first_imgSource: UVM 03-27-2018 In response, the authors conducted a new analysis, “A Deeper Dive into Racial Disparities in Policing in Vermont,” just released, that uses more sophisticated statistical analysis to answer critiques about methodology and addresses data concerns. The new study confirms the earlier findings, said Stephanie Seguino, a professor of Economics at the University of Vermont and the lead author of both studies. It also contains analysis of new contraband data from the Vermont State Police suggesting that racial stereotypes about potential drug traffickers, at least as identified in traffic policing in the state, are inaccurate.“The goal of this work,” said Seguino, “is to provide a service both to law enforcement and the community on ways to use data to answer questions about the role of race in policing. Given its importance, we wanted to make sure our 2017 findings held, even with more sophisticated analytical techniques. The new study confirms the earlier conclusions.” Nancy Brooks, a visiting associate professor in the Department of City and Regional Planning at Cornell, was co-author of both studies.Context did not affect resultsA chief criticism of the earlier study was that it did not take into account the context of the traffic stops, Seguino said.“There was a legitimate concern that the stops and searches could have been prompted by other factors – age, time of day, gender, for example – rather than the race of the driver,” she said. “That was something we wanted to investigate.”  After controlling for the contextual factors, using a statistical technique called logistical regression analysis, the study came to virtually the same conclusions, Seguino said.Blacks were 2.7 to 3.9 times more likely to be stopped (depending on how many of the additional factors were used in the analysis) compared with 3.9 in the earlier study.Hispanics were 2.5 to 3 times more likely to be stopped compared with 2.9 times in the earlier study.“The more complex statistical analysis demonstrated that our original results hold,” Seguino said.The earlier study also found that Black and Hispanic drivers, though more likely to be stopped and searched, were less likely to be caught with contraband.After controlling for the other factors, the new analysis came to a similar conclusion: Blacks and Hispanics who were stopped and searched were about half as likely to be found with contraband compared to White drivers.“Adding controls for a variety of contextual factors had little effect not only on racial disparities in the probability of being searched but also of contraband being found during a search,” Seguino said. Black and Hispanic drivers: No hard drugs foundThe earlier study’s findings prompted the researchers to ask an additional question in the new study: How did the contraband that was found compare between Black and Brown drivers and their White counterparts? Publicly available information on traffic stops and searches indicates only that contraband was found without specifying its type. At the researchers’ request, the Vermont State Police provided this additional data for traffic stop searches in 2016.Marijuana was the contraband mostly commonly found, according to the new analysis – making up 71.5 percent of the total.Heroin, cocaine and opioids combined were found in 10 percent of all searches yielding contraband, but their racial distribution in traffic stops and searches was revealing.During 2016, these hard drugs were found only in the cars of White drivers with none found during searches of Black and Hispanic drivers.“With samples sizes so small,” (White drivers were stopped and searched by state police a total of 398 times, Blacks and Hispanics a total of 38 times) “we can’t make statistical inferences about this data,” Seguino said.  “But the data are at the very least illustrative, suggesting that the stereotype that searches of drivers of color are more likely to result in contraband of heroin, cocaine, and opioids than found on White drivers is inaccurate, at least for 2016 for Vermont State Police. More data would be helpful to see if this holds true for other agencies and over time.”Data flaws also examinedThe new study also addressed concerns that the 2017 paper’s conclusions may be unreliable because they were based on flawed and inconsistent data provided by the state police and municipal police departments.“Every data set in every study has flaws,” said Nancy Brooks, co-author and Visiting Associate Professor at Cornell University. “With that said, we did not find any evidence of serious miscoding or overt efforts to manipulate the data in the dataset law enforcement agencies provided.”The earlier study – which brought to light some inconsistencies in data gathering and coding – has had a positive impact on police departments statewide, spurring them to bring consistency to the collection and coding processes and to implement training on how to gather and record data accurately.“In sum,” Seguino said, “the use of more rigorous statistical techniques does not in any meaningful way change the nature of our 2017 study. They simply reinforce the racial differences we reported earlier.” University of Vermont,Stephanie Seguino, a professor of Economics at the University of Vermont. Researchers have conducted new analysis and confirmed their 2017 findings: that Black and Hispanic drivers in Vermont were more likely to be stopped and searched than White drivers, though they are less likely to be caught with contraband. (Photo: Ian Thomas Jansen-Lonnquist)University of Vermont A 2017 study showing that Black and Hispanic drivers in Vermont were more likely than White drivers to be stopped and searched by state and local police, and less likely to be found with contraband, was welcomed by many in the state’s law enforcement community for providing valuable feedback that could be put to good use in training programs. But questions were also raised about the study’s methodology and the reliability of its data. last_img read more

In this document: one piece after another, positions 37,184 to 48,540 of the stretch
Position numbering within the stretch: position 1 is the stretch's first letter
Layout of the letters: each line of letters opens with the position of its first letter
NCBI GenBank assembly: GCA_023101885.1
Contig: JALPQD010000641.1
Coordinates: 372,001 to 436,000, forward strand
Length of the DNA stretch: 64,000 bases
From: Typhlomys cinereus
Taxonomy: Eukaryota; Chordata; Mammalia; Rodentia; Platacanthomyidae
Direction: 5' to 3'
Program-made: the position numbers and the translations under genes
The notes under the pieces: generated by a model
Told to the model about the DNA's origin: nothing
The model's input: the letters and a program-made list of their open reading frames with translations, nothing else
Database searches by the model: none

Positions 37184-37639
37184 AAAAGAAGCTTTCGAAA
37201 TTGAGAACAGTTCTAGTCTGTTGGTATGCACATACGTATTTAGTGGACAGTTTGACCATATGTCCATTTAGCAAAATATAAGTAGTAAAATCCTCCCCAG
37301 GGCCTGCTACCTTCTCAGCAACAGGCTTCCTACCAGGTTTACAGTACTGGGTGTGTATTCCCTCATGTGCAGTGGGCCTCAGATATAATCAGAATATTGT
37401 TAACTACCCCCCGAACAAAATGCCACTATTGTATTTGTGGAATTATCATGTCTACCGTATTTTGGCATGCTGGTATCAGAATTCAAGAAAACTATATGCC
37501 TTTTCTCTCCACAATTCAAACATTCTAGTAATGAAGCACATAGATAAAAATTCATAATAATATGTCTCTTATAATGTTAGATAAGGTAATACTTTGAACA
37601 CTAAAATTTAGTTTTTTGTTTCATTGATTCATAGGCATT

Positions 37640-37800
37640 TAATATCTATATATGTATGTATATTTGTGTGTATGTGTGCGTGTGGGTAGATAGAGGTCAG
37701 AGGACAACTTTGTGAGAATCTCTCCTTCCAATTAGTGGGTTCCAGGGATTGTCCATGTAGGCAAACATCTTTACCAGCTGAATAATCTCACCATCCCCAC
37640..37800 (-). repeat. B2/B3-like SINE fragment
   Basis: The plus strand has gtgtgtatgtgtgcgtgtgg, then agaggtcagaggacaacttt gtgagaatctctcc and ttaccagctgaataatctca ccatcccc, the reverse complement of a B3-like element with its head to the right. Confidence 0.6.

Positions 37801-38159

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Valley Real Estate Brokers Compete in Raising Money for Kids